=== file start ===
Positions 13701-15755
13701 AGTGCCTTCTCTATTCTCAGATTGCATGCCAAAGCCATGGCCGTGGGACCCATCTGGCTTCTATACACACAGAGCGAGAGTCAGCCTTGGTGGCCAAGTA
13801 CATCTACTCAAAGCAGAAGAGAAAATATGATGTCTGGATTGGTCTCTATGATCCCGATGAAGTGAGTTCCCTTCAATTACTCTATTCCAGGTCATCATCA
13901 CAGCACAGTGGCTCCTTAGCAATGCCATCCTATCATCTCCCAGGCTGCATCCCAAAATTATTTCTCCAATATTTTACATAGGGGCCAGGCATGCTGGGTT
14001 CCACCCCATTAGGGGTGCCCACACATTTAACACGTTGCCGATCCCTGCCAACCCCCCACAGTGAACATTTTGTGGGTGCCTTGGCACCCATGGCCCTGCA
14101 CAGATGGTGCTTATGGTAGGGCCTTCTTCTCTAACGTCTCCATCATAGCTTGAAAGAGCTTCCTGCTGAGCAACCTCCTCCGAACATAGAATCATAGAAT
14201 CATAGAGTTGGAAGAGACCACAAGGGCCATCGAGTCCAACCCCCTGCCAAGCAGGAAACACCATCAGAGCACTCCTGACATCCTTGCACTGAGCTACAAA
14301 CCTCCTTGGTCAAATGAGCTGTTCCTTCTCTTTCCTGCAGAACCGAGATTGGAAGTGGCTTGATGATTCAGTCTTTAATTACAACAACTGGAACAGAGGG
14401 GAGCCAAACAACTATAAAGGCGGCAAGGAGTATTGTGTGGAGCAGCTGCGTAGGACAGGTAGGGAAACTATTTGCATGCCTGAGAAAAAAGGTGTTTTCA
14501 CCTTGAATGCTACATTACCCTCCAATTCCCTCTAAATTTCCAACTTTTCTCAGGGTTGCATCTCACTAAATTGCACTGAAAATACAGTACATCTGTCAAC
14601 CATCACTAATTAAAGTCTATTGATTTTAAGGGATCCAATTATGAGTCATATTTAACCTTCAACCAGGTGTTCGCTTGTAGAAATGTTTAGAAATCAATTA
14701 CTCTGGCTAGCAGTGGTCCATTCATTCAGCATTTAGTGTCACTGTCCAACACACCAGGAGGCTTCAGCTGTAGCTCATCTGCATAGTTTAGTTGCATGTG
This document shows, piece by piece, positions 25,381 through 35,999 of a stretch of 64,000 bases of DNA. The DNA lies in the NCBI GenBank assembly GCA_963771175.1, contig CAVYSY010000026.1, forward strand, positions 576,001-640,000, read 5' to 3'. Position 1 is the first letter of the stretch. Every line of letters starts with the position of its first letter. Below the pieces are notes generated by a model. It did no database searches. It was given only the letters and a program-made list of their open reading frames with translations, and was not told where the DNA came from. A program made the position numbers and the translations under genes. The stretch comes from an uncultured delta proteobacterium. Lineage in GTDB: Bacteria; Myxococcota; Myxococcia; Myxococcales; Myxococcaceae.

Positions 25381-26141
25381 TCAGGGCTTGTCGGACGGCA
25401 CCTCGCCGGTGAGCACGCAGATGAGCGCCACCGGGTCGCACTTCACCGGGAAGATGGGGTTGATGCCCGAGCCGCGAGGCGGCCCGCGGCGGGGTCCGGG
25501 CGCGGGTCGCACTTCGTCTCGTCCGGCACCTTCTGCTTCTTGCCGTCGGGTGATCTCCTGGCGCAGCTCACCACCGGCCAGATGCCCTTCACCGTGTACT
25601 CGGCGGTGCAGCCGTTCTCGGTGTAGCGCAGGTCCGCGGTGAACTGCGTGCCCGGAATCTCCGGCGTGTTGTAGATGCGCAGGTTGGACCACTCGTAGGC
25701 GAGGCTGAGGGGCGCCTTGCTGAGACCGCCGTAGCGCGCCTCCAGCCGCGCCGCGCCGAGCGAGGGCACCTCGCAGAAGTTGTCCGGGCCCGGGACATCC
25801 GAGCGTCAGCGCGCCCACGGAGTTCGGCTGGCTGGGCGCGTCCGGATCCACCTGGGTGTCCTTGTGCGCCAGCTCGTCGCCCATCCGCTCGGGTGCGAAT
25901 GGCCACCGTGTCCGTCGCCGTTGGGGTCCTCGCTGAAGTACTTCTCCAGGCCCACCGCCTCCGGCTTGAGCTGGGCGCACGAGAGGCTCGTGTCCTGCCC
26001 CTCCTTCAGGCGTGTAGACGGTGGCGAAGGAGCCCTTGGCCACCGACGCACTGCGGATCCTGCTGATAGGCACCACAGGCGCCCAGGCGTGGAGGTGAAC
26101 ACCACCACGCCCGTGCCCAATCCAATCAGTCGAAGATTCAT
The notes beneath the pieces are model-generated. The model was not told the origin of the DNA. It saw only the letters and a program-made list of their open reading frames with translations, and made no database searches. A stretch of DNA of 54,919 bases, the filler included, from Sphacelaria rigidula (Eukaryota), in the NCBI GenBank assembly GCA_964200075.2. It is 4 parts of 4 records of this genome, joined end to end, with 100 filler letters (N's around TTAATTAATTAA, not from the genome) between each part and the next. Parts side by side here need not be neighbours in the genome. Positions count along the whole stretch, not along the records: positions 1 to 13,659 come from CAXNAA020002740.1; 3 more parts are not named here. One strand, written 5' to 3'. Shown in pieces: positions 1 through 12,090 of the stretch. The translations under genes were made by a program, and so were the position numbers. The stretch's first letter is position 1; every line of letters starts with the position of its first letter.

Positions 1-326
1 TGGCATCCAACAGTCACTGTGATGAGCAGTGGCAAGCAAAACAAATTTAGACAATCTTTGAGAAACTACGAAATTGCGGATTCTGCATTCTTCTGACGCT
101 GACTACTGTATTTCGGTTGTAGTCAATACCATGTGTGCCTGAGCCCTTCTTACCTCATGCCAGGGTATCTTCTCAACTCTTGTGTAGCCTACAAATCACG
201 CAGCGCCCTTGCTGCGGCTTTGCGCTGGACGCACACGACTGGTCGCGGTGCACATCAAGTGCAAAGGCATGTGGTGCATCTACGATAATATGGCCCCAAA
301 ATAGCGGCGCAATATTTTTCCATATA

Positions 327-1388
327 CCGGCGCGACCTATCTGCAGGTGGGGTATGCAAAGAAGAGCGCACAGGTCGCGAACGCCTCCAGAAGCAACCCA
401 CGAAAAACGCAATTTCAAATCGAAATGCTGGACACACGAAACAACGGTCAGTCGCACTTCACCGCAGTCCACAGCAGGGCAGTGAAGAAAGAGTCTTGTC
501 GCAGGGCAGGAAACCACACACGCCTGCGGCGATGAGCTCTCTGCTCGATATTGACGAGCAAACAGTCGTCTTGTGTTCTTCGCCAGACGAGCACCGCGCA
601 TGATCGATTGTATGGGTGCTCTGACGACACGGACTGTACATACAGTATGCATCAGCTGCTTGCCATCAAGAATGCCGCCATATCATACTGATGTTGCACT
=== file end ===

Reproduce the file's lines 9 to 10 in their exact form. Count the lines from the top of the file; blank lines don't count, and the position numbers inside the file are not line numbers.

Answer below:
14401 GAGCCAAACAACTATAAAGGCGGCAAGGAGTATTGTGTGGAGCAGCTGCGTAGGACAGGTAGGGAAACTATTTGCATGCCTGAGAAAAAAGGTGTTTTCA
14501 CCTTGAATGCTACATTACCCTCCAATTCCCTCTAAATTTCCAACTTTTCTCAGGGTTGCATCTCACTAAATTGCACTGAAAATACAGTACATCTGTCAAC